“I know those whom I have chosen” (John 13:18).
Acts 13:13-25; John 13:16-20
How are we to proclaim, much less understand, someone whose life met with constant misunderstanding and rejection? A village carpenter with no formal religious training appears in the backwaters of the Roman Empire, is rejected by his own leaders, arrested for subversion, betrayed and abandoned by his own followers and crucified by the Empire.
The burden of the first preachers, fueled by the incredible claim that he had risen from the dead, was to demonstrate that the life, death and resurrection of Jesus of Nazareth was in fact in perfect continuity with the grand sweep of salvation history and the fulfillment of the Law and the Prophets.
Paul’s speech in the synagogue at Antioch in Pisidia was to show that Jesus was the culmination of the Covenant between God and Israel from the time of the Exodus to the reign of King David, foretold by the prophets and proclaimed by John the Baptist as messiah. Jesus revealed God’s hidden plan to save the world not by power but in humility and contradiction, a suffering servant who conquered sin and defeated death on the cross.
John’s Gospel takes up this same paradox by showing that Jesus humbled himself by washing the feet of his disciples and laying down his life for them even when they betrayed and abandoned him. More than a messiah, Jesus is the divine Son, the eternal I AM.
God’s continuity is apparently different than ours. God’s narrative for us gathers up both success and failure, light and darkness, consolation and desolation. Jesus’ own disciples exhibited the full range of human weakness, their limitations and even their sinfulness were deemed essential to their preparation to preach the Gospel of mercy and forgiveness. Jesus knew them when he chose them, just as he knows us and still invites us to follow him just the way we are.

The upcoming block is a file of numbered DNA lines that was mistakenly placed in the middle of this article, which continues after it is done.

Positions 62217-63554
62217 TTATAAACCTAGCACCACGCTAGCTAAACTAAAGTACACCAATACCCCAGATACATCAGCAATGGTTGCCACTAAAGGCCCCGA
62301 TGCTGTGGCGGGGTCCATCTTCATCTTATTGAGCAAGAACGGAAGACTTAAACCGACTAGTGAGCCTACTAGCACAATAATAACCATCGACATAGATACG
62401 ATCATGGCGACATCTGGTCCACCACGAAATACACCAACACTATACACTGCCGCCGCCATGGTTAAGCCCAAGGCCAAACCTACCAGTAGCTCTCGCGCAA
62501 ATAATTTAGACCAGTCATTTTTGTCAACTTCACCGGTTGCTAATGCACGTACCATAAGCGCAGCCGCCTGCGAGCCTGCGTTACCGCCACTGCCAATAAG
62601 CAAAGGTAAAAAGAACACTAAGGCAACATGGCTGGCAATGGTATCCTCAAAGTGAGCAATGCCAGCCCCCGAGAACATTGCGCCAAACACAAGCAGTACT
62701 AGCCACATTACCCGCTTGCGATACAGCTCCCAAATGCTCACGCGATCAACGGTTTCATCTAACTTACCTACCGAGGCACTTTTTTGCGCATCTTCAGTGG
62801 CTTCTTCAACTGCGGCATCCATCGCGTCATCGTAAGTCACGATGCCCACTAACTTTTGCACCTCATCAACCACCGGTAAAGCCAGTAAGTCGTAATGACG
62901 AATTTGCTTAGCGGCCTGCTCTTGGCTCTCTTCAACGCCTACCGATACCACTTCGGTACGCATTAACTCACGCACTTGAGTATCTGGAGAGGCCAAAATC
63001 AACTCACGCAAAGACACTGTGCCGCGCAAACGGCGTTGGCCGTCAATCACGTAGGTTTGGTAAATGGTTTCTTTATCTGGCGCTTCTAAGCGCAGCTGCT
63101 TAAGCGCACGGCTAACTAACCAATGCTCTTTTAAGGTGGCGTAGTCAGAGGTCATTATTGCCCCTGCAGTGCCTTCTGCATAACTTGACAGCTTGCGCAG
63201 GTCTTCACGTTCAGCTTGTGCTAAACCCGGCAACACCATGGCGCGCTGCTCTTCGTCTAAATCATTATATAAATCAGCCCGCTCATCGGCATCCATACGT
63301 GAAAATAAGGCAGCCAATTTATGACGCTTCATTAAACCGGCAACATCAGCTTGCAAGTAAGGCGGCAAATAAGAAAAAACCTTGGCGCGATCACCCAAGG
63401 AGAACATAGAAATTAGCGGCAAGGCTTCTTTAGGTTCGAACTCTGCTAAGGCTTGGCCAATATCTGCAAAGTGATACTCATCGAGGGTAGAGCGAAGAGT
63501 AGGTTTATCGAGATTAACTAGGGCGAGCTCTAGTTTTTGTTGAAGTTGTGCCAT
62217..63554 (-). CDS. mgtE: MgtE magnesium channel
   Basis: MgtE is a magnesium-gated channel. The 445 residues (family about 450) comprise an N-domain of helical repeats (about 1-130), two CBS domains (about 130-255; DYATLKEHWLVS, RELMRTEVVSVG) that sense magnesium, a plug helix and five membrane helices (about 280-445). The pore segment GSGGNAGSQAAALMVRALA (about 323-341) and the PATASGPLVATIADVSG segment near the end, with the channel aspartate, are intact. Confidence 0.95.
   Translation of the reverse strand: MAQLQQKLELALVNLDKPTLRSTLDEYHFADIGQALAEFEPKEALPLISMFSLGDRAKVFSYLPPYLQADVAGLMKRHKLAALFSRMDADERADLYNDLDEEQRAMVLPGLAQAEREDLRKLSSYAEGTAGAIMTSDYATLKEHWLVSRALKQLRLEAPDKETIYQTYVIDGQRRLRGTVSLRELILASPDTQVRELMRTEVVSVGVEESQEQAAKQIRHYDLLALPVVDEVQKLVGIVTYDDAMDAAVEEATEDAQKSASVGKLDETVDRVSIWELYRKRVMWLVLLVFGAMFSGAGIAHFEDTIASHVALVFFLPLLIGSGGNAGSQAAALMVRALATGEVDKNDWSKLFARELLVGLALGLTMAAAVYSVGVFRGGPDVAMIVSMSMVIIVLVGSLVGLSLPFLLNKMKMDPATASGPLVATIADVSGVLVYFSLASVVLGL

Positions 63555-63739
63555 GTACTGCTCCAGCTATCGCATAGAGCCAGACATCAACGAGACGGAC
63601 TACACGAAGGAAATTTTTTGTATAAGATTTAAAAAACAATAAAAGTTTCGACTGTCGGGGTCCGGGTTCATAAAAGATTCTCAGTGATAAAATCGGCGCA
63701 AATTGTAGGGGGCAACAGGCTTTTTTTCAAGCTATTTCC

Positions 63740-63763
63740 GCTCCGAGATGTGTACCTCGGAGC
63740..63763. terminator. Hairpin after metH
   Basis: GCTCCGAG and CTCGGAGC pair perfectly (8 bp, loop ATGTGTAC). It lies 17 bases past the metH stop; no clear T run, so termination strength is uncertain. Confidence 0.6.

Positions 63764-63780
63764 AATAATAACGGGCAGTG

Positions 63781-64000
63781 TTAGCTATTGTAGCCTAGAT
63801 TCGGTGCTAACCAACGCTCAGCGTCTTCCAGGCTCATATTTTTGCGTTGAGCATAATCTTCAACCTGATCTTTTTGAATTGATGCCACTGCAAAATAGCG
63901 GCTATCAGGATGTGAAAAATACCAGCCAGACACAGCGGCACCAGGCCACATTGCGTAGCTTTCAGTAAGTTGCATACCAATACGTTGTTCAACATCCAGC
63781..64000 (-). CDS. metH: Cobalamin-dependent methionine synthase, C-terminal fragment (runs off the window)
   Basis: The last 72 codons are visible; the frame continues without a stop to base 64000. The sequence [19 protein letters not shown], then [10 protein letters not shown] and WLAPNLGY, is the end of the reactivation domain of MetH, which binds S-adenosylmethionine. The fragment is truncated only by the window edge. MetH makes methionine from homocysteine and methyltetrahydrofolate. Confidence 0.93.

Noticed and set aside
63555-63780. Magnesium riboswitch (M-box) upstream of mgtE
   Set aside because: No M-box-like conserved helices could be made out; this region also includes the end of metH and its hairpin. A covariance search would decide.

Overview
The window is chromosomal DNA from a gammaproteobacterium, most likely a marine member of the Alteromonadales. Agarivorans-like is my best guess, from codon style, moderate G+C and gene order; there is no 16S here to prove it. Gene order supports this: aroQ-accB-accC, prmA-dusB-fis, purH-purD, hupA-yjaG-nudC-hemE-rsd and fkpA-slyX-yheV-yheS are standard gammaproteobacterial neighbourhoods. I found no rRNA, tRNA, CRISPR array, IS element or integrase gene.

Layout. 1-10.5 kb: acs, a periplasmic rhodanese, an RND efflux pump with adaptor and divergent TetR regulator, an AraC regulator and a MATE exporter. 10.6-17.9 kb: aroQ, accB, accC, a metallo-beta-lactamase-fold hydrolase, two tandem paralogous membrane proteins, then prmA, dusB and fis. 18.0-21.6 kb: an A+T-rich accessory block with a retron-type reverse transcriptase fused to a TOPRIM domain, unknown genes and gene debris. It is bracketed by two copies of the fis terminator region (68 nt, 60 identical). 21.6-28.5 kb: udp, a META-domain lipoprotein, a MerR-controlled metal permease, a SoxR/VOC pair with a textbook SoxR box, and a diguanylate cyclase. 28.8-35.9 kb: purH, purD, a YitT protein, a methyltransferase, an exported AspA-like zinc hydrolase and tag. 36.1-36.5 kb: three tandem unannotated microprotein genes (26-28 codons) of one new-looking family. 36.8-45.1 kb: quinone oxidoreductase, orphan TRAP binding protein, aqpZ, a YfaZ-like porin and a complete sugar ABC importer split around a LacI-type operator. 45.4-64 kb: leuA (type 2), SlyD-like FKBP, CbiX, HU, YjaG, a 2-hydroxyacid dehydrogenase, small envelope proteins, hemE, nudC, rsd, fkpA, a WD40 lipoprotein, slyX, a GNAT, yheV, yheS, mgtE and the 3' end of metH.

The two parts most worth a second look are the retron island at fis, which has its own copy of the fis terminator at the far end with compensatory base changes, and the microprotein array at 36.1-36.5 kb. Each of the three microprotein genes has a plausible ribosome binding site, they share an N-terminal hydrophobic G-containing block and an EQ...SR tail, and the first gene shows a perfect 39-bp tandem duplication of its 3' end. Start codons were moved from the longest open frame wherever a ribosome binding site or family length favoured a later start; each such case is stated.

When the church pursues the canonization of Dorothy Day, investigators will find in her life the full paradox Jesus lived and embraced in his disciples. Day often said that success was not the goal but only being faithful. She brought the wounds of her own early life to her conversion, then welcomed the broken refuse of society into the Worker houses, a chaos of damaged humanity as the crucible for her own spiritual journey to God’s mercy. How different this is than any program of self-improvement or accumulated virtue we imagine in the saints. How much easier it is to climb a mountain than to be caught up in the fire of God’s terrifying love. Jesus knows those whom he chooses, and the Good News is that his preferential love seems to favor sinners like us.